Sustainability of the Aztec Empire

When Europeans arrived in the early 1500s, the Aztecs had one of the largest empires at the time with a population over 200,000. With a massive size and impressive organization and cleanliness, the Aztec empire could be considered one of the more sustainable empires in history. The Aztecs maintained systems of organization of resources that would be admired in today’s society.

The foundation of their sustainability comes down to their use of small, artificial islands that they built to accommodate the growing population, known as chinampas. The Aztec chinampas covered over 12 square kilometers and were highly productive due to the high amount of water and sunlight in the area. The productivity was further increased by the recycling of nutrients. The Aztecs had a method for disposing organic wastes that would fertilize the crops. Human excrement was used often and highly valued in the Aztec society. Urine was usually stored and sold. Reusing excrement prevented it from being released into the environment, preventing the pollution of the lakes surrounding the chinampas.

Chinampa farming

Chinampa farming

Littering and dumping waste was highly frowned upon in Aztec society. Wastefulness was not tolerated at all and in some cases individuals would be sentenced to death for being wasteful. They even had a system for recovering recyclable waste. They also maximized recycling by burning certain materials and then disposing the remainder in chinampas, which helped fertilize the soil.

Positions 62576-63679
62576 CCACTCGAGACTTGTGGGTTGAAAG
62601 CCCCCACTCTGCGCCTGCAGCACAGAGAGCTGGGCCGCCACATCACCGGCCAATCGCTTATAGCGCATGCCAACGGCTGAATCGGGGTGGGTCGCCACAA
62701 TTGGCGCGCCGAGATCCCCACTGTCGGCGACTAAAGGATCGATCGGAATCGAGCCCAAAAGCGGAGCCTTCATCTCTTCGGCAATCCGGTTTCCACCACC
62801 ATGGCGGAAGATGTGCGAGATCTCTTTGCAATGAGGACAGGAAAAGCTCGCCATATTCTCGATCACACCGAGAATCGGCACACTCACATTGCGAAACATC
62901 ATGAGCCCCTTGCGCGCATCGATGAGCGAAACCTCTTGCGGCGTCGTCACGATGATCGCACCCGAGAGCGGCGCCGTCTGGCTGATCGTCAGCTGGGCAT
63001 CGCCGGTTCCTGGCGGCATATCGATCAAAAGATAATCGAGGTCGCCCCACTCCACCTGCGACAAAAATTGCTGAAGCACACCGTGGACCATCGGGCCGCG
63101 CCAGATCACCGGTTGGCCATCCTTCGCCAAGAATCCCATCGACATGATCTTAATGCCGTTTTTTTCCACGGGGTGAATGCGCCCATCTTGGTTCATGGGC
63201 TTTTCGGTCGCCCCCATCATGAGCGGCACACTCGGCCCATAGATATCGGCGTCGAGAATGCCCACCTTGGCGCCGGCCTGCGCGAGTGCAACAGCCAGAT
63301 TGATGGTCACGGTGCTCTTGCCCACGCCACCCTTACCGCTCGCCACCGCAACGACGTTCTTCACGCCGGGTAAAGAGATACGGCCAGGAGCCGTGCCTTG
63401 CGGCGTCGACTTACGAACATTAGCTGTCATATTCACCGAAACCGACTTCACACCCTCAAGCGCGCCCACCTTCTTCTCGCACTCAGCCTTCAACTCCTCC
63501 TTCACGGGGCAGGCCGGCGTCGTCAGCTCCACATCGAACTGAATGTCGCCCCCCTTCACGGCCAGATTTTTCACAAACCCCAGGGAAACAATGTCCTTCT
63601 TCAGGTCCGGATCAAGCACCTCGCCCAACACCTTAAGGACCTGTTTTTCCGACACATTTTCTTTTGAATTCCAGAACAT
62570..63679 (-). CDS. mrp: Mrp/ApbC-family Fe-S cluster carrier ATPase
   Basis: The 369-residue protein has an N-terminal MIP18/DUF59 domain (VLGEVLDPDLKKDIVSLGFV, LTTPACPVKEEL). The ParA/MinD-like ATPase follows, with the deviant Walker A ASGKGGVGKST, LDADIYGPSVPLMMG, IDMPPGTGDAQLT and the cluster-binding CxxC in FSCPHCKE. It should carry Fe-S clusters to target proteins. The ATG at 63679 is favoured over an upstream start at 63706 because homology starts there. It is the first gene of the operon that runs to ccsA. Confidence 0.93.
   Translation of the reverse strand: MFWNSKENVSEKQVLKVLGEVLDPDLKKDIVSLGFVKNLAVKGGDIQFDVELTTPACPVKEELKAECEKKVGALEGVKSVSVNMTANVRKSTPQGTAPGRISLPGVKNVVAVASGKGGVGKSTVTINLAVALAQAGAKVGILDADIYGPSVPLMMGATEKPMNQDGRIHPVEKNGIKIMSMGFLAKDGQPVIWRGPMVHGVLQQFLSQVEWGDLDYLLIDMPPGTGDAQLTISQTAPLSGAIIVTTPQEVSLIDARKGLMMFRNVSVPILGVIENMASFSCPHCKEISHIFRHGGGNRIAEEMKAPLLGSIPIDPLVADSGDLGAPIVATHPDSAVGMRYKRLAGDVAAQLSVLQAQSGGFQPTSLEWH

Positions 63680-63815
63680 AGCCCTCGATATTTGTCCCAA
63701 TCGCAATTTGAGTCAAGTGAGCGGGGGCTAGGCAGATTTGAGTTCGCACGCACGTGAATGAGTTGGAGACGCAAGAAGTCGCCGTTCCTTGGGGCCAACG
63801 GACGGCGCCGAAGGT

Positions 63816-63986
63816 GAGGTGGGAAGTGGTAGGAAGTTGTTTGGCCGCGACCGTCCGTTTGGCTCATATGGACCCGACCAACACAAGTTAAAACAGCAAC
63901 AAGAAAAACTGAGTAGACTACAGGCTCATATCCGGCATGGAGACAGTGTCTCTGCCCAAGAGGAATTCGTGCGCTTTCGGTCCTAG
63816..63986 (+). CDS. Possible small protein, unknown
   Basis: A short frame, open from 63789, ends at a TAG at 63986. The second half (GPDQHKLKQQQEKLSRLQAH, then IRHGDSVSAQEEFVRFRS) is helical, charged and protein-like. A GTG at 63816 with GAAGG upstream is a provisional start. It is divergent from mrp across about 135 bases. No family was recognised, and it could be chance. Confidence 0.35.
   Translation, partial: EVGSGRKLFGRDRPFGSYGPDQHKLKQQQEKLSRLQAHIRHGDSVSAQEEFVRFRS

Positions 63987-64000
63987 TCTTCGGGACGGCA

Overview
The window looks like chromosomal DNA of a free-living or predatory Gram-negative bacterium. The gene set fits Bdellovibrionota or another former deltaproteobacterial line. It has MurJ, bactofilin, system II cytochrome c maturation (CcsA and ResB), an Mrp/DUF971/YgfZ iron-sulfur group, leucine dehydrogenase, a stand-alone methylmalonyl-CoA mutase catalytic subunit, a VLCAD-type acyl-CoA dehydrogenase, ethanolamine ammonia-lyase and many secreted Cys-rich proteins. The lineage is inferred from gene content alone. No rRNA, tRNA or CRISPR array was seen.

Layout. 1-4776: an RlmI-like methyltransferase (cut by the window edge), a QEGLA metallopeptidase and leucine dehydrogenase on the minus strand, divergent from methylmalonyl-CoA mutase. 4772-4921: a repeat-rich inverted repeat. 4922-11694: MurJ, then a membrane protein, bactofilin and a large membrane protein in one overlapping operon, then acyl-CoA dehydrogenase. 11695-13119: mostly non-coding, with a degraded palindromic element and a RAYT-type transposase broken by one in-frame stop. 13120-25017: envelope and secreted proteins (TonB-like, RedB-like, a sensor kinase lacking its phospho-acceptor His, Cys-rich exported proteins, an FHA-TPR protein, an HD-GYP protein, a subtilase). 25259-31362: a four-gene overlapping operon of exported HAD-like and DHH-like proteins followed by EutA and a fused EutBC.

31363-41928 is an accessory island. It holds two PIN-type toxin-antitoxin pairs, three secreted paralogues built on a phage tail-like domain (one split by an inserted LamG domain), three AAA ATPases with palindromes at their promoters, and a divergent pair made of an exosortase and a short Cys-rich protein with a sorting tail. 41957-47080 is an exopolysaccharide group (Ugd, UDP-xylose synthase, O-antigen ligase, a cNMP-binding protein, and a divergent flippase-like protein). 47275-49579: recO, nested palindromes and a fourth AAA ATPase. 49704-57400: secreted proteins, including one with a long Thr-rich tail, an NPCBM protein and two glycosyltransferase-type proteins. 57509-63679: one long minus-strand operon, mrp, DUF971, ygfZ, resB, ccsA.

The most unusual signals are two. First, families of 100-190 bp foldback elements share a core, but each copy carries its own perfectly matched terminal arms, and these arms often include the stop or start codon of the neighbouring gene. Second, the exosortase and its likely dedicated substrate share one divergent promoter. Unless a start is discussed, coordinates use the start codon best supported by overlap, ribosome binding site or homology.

The Aztec empire had managed to create and maintain, what we would consider today a sustainable materials management system, which is considered the most ideal method for managing waste, conserving resources and protecting the environment.

Although they had an ideal system of sustainability, the empire did not survive the militant conquest of the Spaniards. After conquering the Aztecs, the Spaniards dismantled the waste management system, drained all of the lakes, and built Mexico City over the land.

Overview of the gird-like layout of the chinampas

Overview of the grid-like layout of the chinampas

This begs the question, how long would the Aztecs have survived had they survived the Spanish conquest? With their constant reuse and recycling of organic materials, they minimized their impact on the environment. Because their waste was also considered resources, they showed no signs of exhausting these resources, which is a major issue in the topic in sustainability of today’s society.

With sustainability being a prominent issue today, applying some of the theories and viewpoints that the Aztec empire used as far as waste, adaptability, and resources could help reduce the massive effect that modern society has on the environment.



How did the Aztecs get their food? Sustainable farming in Aztec times

Further Reading:

What Killed The Aztecs? A Researcher Probes Role of 16th Century Megadrought

Link to original post in Reall Archaeology